I’ve said it before, I’m a bit of a video snob. I learned how to edit on 3/4” U-Matic machines with an A/B Roll controller. Later, I moved up to M-II and a CMX style editor (some of you young guys don’t even know what any of that means…). My video education taught me to keep things within broadcast standards, because that’s where the good video ended up. A big part of an editor’s job back then was monitoring levels using a waveform monitor and vector scope. Those tools ensured that colors where what they were supposed to be, and black and white levels were within spec. Of course, we also had to line up various decks, and do a whole lot of other things.
Today of course, you dump some files from a card to a hard drive, drop them on the timeline and cut the story. No one cares much about levels, color or any of those pesky details (which is clearly evident every time I watch many of the second-tier cable networks). In churches, it’s really easy to put up a few cameras and a switcher and send the signal to a couple of projectors and call it video IMAG.
Call me old-school, but I like to know what I’m looking at; and have an empirical reference to know that my whites are actually not overblown, faces are where they should be in level and my blacks aren’t crushed. Most churches don’t spend the $1,500-6,000 on a professional broadcast monitor that can be calibrated (or know how to properly calibrate the one they have), so it’s easy to end up with bad video on the screen.
All of that to say, I’m still a firm believer in having a set of scopes available to monitor the video image before it hits the screen. Back in the day (and it’s still true today), a hardware waveform monitor/vectorscope would cost you at least $4,000, probably more. Today, with processing power to spare, several companies have virtualized the scopes. One such firm is Divergent Media with their product called ScopeBox.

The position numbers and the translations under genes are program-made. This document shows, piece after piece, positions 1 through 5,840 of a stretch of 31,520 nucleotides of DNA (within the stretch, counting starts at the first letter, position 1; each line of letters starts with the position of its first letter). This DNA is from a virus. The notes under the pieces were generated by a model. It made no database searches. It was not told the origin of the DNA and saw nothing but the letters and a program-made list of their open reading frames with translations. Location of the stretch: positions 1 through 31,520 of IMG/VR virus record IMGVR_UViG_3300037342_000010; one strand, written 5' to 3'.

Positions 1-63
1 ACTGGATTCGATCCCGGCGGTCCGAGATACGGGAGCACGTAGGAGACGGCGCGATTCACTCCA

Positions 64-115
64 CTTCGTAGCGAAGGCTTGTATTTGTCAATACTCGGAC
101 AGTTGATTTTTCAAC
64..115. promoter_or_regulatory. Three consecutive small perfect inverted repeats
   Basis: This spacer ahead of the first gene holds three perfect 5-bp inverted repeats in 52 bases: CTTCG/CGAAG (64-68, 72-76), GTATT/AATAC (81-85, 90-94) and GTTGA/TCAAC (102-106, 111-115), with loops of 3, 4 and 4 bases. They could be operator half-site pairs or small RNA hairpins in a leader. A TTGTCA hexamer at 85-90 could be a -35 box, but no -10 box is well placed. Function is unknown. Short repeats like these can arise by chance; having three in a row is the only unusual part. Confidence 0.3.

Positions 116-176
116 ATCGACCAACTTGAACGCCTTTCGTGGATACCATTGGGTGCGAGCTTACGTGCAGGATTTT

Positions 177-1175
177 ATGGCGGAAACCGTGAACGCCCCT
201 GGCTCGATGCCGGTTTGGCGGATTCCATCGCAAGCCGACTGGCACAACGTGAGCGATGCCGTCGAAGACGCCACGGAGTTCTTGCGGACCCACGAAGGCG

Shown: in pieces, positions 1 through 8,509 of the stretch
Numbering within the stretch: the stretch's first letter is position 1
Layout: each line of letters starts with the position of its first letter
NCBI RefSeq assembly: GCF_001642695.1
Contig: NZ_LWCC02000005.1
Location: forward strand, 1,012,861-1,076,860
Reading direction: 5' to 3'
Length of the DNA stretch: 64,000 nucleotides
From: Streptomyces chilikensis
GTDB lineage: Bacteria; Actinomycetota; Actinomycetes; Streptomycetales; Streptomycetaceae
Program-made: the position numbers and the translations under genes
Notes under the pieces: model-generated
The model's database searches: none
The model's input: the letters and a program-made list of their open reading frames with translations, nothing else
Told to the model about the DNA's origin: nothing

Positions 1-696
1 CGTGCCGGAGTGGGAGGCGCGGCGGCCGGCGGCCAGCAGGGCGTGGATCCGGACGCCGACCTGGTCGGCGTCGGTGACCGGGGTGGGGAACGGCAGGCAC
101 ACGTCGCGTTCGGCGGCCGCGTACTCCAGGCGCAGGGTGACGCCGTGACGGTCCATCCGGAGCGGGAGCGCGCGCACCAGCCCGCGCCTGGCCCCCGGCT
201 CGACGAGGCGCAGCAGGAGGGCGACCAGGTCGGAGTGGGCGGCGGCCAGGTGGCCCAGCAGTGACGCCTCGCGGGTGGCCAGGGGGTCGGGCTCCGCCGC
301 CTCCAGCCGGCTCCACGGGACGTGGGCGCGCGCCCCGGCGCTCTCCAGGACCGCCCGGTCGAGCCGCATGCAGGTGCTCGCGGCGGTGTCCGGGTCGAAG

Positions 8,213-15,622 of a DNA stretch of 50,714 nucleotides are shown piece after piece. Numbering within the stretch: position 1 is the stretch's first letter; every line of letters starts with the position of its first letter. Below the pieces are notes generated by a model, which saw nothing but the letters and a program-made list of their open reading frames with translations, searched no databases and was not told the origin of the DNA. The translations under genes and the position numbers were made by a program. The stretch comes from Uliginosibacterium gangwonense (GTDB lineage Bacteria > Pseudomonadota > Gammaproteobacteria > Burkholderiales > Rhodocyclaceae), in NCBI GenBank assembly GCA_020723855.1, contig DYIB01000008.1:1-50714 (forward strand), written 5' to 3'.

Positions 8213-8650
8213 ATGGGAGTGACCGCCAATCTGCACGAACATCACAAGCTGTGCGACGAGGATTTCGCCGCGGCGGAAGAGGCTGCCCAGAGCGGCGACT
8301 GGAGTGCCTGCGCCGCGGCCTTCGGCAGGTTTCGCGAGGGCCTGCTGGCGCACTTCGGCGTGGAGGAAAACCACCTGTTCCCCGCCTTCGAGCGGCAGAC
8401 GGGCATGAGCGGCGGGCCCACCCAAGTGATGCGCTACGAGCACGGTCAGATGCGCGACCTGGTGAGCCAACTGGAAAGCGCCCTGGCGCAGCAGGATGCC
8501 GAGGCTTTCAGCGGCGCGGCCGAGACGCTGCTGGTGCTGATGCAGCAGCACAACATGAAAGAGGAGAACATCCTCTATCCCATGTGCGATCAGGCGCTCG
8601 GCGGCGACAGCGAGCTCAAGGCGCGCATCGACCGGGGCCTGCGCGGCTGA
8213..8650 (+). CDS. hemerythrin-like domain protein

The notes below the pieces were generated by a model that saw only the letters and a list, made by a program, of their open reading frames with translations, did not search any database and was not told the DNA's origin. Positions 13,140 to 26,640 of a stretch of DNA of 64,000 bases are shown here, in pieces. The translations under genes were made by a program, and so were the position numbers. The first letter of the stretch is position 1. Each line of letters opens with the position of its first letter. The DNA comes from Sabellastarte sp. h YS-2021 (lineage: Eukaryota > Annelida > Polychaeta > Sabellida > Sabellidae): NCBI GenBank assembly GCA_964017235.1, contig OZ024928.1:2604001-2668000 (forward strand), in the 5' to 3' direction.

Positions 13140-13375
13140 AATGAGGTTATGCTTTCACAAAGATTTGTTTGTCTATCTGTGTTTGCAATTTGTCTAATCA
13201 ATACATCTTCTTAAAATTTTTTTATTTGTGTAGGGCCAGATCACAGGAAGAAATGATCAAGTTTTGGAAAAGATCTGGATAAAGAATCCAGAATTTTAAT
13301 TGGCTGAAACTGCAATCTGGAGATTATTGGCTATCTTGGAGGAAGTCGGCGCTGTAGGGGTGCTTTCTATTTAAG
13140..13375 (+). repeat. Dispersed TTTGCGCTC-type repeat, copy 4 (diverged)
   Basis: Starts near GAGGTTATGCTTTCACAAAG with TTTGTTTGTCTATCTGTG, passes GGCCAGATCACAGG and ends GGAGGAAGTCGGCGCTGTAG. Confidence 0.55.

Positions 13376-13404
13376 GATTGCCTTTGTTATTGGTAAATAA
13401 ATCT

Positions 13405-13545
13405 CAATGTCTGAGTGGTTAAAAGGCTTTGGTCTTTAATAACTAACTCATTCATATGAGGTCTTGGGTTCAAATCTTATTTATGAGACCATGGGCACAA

ScopeBox is a software video monitoring solution that performs all the functions of a WFM/Vectorscope, but does it in software. Paired with a video input card (we’re using a Blackmagic Decklink SDI), ScopeBox lets you keep an eye on your video signal. In addition to the waveform monitor (which tells you about the luminance, or brightness, values) and vectorscope (color), you also get RGB Parade, YUV Parade, both Luma and RGB histograms, a channel plot, HML balance and stereo and surround audio meters.
Each instrument is quite customizable, and presents you with most of the options you’d have on a hardware scope, as well as some new ones. I particularly like the color mode of the waveform as it represents the luma values in color, corresponding to the color they actually are. It’s a great way to teach people what they are looking at.
You can also include a calibrated preview of your video signal on the computer monitor (well, it’s mostly calibrated—it won’t adjust hue). You can save the palate and window locations, which is very handy for us. We have 3 monitors attached to our MacPro at video; one is used for Safari to control the projectors; one is for Media Express, which pulls program video in through an Intensity Pro card; with the third being dedicated to ScopeBox which gets the preview bus of the CrossOver via the aforementioned Decklink card. Once we launch the app, I recall our set up and the windows magically move into position—this is not a revolutionary feature, but it’s very handy.
I don’t have a hardware scope to compare to, so I can’t promise you everything you monitor with ScopeBox would be 100% accurate, but so far, it has proved more than adequate for getting properly exposed video up to our IMAG screens. The best part about the app is that it’s all of $99. We already had the Mac, and it took another $275 or so to get the Decklink installed. So for under $400, I have a very capable software scope solution that works quite well.
If you don’t have any way of monitoring your video, I strongly recommend you look at something like this (Blackmagic also has a similar solution called UltraScope, though it’s hardware & software, and thus more expensive). We had an issue with the software not recognizing both cards, and support has been very responsive to getting us fixed up. I love supporting the small developer community, so check them out at DivergentMedia.com.